Going Ringside Ep. 5: The fascinating story of Jeff Jarrett

Jeff Jarrett (left) and Ric Flair in action during Ric Flair's Last Match at Nashville Municipal Auditorium on July 31, 2022 in Nashville, Tennessee. (Photo by Jason Kempin/Getty Images) (JASON KEMPIN, 2022 Getty Images)

On the latest episode of “Going Ringside With The Local Station,” we visit with the well-known Jeff Jarrett, whose career in the industry includes a little bit of everything.

“J-E-double-F” is how the golden-haired grappler introduced himself to a national audience in 1993. “J-A-double-R. E-double-T” is how he finished that introduction. If you’re a longtime fan of professional wrestling it has been impossible to miss the name of Jeff Jarrett in the squared circle.

The third-generation talent grew up in the business of steel chairs, heel-turns and backstage politics. And if you’ve watched his career unfold you know this Tennessee-born natural heel has a unique history. A heel who for many years would tell you he was both the “World’s Greatest Wrestler” and “World’s Greatest Entertainer.” That self-styled bravado drew the ire of fans and the notice of promoters in this unusual industry.

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Wrestling was in his blood

His grandfather was Eddie Marlin. A territorial talent in the 1960′s and 1970′s going under various gimmicks as they call it. In one year, Jarrett’s Grandfather was “The Mummy,” in another year he was “Frankenstein.”

But that ghoulish persona was not indicative of his backstage ability. Because Marlin would eventually become a booker. If you’re not familiar, that’s the man in charge behind the scenes scripting the wrestling shows. Vince McMahon is the most famous of all time.

His move toward “booking” came when Jarrett’s father Jerry Jarrett, Marlin’s son-in-law broke away and started a rival territory called the Continental Wrestling Association in Memphis, Tennessee.

And that was really the moment Jeff Jarrett’s lineage went beyond performing matches in the ring and got into the business of professional wrestling.

His father Jerry became a prominent promoter and that’s the lifestyle Jarrett grew up in. While other contemporaries like Hulk Hogan and Steve Austin worked their way into the industry, the now 55-year-old Jeff Jarrett was born into it.

“As a young kid, I got to go to Puerto Rico,” he told us on the podcast. “I got to go to Japan. I got to go to Texas and WCCW. So, I got to experience a lot of things and I chalk that up to … what a great learning experience. If you give it the college analogy, I got to either intern or … soak in a lot.”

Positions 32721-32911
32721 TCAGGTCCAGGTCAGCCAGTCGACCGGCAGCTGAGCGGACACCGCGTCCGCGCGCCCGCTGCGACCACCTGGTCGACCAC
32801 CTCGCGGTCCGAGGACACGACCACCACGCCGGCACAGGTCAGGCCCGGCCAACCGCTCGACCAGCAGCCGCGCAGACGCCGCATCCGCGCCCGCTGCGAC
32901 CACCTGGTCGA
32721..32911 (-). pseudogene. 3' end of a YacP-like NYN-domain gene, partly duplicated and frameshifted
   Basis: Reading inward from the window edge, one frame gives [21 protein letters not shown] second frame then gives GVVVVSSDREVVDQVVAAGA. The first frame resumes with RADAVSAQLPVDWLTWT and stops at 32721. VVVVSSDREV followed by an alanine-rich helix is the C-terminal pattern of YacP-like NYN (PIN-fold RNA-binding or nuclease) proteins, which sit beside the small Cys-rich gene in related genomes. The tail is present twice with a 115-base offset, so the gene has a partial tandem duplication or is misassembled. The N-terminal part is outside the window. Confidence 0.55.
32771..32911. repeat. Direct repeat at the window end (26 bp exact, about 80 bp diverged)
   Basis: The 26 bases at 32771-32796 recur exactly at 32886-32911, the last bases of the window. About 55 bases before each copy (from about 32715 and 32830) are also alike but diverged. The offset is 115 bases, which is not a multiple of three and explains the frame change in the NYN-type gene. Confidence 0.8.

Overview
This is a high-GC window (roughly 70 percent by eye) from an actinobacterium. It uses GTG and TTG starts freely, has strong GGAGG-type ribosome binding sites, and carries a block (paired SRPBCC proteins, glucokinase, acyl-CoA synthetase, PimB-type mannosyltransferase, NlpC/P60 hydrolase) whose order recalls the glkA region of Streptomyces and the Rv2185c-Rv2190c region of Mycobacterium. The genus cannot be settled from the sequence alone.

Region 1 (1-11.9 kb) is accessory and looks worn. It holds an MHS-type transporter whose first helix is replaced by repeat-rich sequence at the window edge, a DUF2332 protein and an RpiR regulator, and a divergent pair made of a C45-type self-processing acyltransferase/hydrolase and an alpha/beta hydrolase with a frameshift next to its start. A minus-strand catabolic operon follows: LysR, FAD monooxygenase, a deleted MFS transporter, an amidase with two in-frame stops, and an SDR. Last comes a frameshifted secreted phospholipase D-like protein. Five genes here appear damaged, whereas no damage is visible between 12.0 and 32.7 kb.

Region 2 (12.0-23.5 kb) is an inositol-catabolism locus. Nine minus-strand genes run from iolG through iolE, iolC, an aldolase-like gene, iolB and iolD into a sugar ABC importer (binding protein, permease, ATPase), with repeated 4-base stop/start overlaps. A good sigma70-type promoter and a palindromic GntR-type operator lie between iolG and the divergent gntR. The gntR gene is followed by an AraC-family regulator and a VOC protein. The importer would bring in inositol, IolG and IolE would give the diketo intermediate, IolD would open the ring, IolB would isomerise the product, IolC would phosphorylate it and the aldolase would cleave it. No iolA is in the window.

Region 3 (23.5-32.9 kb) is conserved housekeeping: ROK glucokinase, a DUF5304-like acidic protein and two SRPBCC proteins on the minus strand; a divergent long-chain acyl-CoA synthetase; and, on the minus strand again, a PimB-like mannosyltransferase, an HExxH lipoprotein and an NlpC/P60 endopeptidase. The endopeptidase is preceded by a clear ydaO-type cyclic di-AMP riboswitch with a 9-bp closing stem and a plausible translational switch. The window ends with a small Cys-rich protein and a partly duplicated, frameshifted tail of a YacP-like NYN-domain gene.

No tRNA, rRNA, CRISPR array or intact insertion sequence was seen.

Going national as a country music “star”

His first time actively performing came in the late 1980′s working for his father’s promotion. But it was 1993 when the entire nation took notice of the self-styled country “singer.”

Jeff Jarrett was brought into the then dominant WWF and portrayed himself as a country music sensation. Possibly — in his characterization — the greatest Country Music Artist who ever lived. Sorry, Dolly, Willie, Mr. Cash, etc.

His arrival in the Connecticut-based promotion came approximately two years after another heel with a similar gimmick left the company. That was the Honky Tonk Man. Played by Roy Wayne Ferris (Jerry Lawler’s real-life cousin), he also had a Southern singer gimmick. Honky, however, was really an Elvis impersonator who claimed to be a great singer.

In this episode of “Going Ringside With The Local Station” we asked Jarrett about any comparisons with the Honky Tonk Man who did something before Jarrett, that was smash guitars over the heads of opponents.

Jarrett said his father and Jerry Lawler had been business partners and there was no real plan for Jarrett to supplant Honky’s gimmick.

“Wayne was off doing Honky Tonk Man, so there really wasn’t a conversation. Wayne wasn’t the first. I’m certainly not going to be the last by any stretch of the imagination,” he said. “But no, I just know that Honky Tonk can swing a nice, mean guitar.”

Fans of the industry (when kayfabe was dying) knew something was amiss and they wondered if this cocky young Tennessean could really sing.

And that was the hook of Jarrett’s gimmick. He walked to the ring weekly on national television (early Monday Night Raw) and claimed he was just that good. But he still never sang. In frustration and disbelief fans continued to boo.

But everything changed on that front in 1995 when after countless months of build up a music video was finally released.

Jarrett even “sang” to a live audience. Notice in the previous sentence the word “sang” was in quotation marks. That’s because in classic wrestling heel fashion the audience eventually found out Jarrett lip-synced the whole thing. The real singer was his “Roadie” played by Brian James who fans later knew much better as Road Dogg. Keep in mind this was only a few years after fans learned the R&B music act Milli Vanilli was caught lip syncing. Great heel heat!

Jarrett starts bouncing between territories

Following this, Jarrett’s career becomes more interesting from a historical perspective. Because over the next several years the still young wrestler — with territorial wrestling in his blood — started bouncing around between territories.